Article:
would commit another violation.
Therefore, for purposes of the
present motion, I conclude that plaintiff’s impairment
substantially limited his ability to perform his job as a
However, the pertinent inquiry is not whether the plaintiff
was unable to perform his specific job.
“When the major life
activity under consideration is that of working, the statutory
phrase ‘substantially limits’ requires, at a minimum, that
plaintiffs allege they are unable to work in a broad class of
Sutton v. Unitred Air Lines, Inc., 527 U.S. 471, 491
Plaintiff has not presented evidence that he could not
work in other jobs for which he was qualified by his education,
experience and training.
In the absence of such evidence, I
conclude that a reasonable jury could not find that his disorder
prevented him from working in a broad class of jobs.
The Act requires a disabled plaintiff to establish that he
was otherwise qualified for the position.
See Shannon v. N.Y.C.
Transit Auth., 332 F.3d 95, 99 (2d Cir. 2003).
An individual is
not otherwise qualified for a job if he is unable to perform an
essential function of the job, either with or without a
Borkowski, 63 F.3d at 135.
Shannon, 323 F.3d at 99-100;
To determine if a function is
essential, the court must examine (1) whether the employer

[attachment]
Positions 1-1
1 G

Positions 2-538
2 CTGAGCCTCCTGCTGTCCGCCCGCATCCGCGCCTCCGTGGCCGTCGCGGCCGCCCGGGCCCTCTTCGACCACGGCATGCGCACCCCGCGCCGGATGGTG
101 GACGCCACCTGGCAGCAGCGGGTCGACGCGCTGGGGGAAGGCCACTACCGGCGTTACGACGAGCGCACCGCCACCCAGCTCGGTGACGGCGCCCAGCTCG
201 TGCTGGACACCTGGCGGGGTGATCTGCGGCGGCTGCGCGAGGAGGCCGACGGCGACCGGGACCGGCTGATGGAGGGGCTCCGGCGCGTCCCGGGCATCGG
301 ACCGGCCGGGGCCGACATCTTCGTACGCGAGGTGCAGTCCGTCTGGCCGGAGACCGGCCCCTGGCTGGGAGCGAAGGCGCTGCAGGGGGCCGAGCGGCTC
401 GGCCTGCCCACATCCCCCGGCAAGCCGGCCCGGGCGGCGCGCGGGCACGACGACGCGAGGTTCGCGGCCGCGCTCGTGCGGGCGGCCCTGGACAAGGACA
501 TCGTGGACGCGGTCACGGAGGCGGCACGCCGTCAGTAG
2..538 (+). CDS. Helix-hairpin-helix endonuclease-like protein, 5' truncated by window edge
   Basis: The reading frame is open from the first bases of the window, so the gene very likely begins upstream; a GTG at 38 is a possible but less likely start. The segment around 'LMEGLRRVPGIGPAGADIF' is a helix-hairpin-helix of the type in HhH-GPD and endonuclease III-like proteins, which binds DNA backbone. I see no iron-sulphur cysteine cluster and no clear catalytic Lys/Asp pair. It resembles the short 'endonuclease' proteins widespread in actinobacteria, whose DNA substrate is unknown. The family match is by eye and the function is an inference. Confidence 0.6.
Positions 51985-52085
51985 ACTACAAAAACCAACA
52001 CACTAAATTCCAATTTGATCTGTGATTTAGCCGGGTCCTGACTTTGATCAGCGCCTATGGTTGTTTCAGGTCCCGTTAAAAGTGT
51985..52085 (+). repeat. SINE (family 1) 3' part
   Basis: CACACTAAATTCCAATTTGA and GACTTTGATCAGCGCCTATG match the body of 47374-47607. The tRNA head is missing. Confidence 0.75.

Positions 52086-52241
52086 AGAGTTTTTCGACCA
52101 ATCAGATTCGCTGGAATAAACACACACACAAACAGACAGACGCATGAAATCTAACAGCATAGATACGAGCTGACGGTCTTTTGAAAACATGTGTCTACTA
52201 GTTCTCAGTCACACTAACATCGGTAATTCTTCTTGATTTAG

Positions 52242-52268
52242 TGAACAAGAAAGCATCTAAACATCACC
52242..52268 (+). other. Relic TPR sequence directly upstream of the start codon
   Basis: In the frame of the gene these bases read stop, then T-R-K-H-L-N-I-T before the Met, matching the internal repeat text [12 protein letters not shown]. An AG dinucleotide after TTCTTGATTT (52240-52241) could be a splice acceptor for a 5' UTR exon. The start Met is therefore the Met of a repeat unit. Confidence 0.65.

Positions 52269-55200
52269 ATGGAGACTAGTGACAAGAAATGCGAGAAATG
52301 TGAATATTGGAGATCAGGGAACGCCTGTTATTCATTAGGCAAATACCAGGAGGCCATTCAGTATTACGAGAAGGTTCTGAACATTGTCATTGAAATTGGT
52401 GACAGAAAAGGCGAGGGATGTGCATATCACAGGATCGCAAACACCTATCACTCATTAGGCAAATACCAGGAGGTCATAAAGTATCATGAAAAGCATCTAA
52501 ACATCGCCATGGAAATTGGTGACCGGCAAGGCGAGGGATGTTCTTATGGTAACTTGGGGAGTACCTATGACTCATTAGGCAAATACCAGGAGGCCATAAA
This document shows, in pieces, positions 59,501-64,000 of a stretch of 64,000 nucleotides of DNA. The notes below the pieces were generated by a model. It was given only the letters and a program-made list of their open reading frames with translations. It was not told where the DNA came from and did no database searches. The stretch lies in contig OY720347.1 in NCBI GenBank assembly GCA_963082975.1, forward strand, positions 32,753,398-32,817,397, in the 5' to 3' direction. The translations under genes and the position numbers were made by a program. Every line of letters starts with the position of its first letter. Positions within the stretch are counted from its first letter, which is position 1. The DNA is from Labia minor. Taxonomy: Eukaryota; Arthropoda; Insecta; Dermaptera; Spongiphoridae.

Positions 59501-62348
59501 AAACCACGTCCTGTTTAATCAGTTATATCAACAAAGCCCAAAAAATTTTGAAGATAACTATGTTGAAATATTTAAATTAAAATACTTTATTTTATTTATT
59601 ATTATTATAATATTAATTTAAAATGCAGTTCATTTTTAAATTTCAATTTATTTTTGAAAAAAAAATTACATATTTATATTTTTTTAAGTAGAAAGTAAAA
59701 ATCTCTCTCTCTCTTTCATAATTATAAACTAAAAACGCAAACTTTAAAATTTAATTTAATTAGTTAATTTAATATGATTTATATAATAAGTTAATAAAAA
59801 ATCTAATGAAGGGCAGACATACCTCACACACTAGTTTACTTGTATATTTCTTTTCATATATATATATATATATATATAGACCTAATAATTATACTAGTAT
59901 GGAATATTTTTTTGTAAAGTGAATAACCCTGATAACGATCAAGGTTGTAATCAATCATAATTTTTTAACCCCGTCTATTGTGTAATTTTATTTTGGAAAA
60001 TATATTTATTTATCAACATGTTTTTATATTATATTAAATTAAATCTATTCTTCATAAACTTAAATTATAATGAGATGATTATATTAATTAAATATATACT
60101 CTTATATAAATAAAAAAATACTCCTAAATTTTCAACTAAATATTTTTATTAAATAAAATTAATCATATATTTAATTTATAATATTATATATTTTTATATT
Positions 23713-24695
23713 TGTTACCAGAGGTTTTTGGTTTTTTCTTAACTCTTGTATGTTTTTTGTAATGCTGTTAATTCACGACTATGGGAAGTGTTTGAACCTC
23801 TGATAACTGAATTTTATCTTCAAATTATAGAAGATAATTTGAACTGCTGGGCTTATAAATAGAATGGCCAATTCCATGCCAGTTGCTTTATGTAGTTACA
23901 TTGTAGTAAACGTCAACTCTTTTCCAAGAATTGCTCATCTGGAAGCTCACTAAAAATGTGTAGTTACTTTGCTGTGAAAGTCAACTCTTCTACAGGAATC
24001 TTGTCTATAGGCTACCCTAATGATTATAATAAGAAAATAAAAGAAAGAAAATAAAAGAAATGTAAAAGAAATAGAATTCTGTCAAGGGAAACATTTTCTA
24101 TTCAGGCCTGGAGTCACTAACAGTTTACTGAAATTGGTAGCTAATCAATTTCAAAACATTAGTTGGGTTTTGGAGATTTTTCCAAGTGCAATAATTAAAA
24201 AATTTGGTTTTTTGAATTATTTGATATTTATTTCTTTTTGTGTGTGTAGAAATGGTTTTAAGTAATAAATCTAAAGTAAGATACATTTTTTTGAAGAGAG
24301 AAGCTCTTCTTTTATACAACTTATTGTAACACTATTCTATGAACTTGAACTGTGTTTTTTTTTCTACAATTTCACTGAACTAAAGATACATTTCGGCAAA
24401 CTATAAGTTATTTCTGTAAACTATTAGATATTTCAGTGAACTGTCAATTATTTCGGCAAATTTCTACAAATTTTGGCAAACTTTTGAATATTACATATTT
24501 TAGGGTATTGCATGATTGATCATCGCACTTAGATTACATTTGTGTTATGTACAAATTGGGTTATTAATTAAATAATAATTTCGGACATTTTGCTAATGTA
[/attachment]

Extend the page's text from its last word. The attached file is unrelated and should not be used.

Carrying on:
actually required employees in the position to perform the
function and (2) whether removing the function would
fundamentally alter the position.
Shannon, 332 F.3d at 101.
Courts give considerable deference to employers’ views of
Id. at 100.2
Defendant has presented ample evidence that it required
correction officers to be attentive at all times while on duty.
DOC regulations explicitly require attentiveness, and plaintiff
was disciplined for inattentiveness.
officers to be inattentive would fundamentally alter the
Therefore, without an accommodation, plaintiff was not
otherwise qualified for the position of correction officer.
Plaintiff argues that with a reasonable accommodation, he
could have sought treatment and returned fully qualified to work.
In his brief, plaintiff asserts that he asked to use his
Defendant argues that plaintiff was not qualified,
analogizing this case to others involving plaintiffs who were
unqualified because they required frequent and often
unpredictable absences from work. See, e.g., Carr v. Reno, 23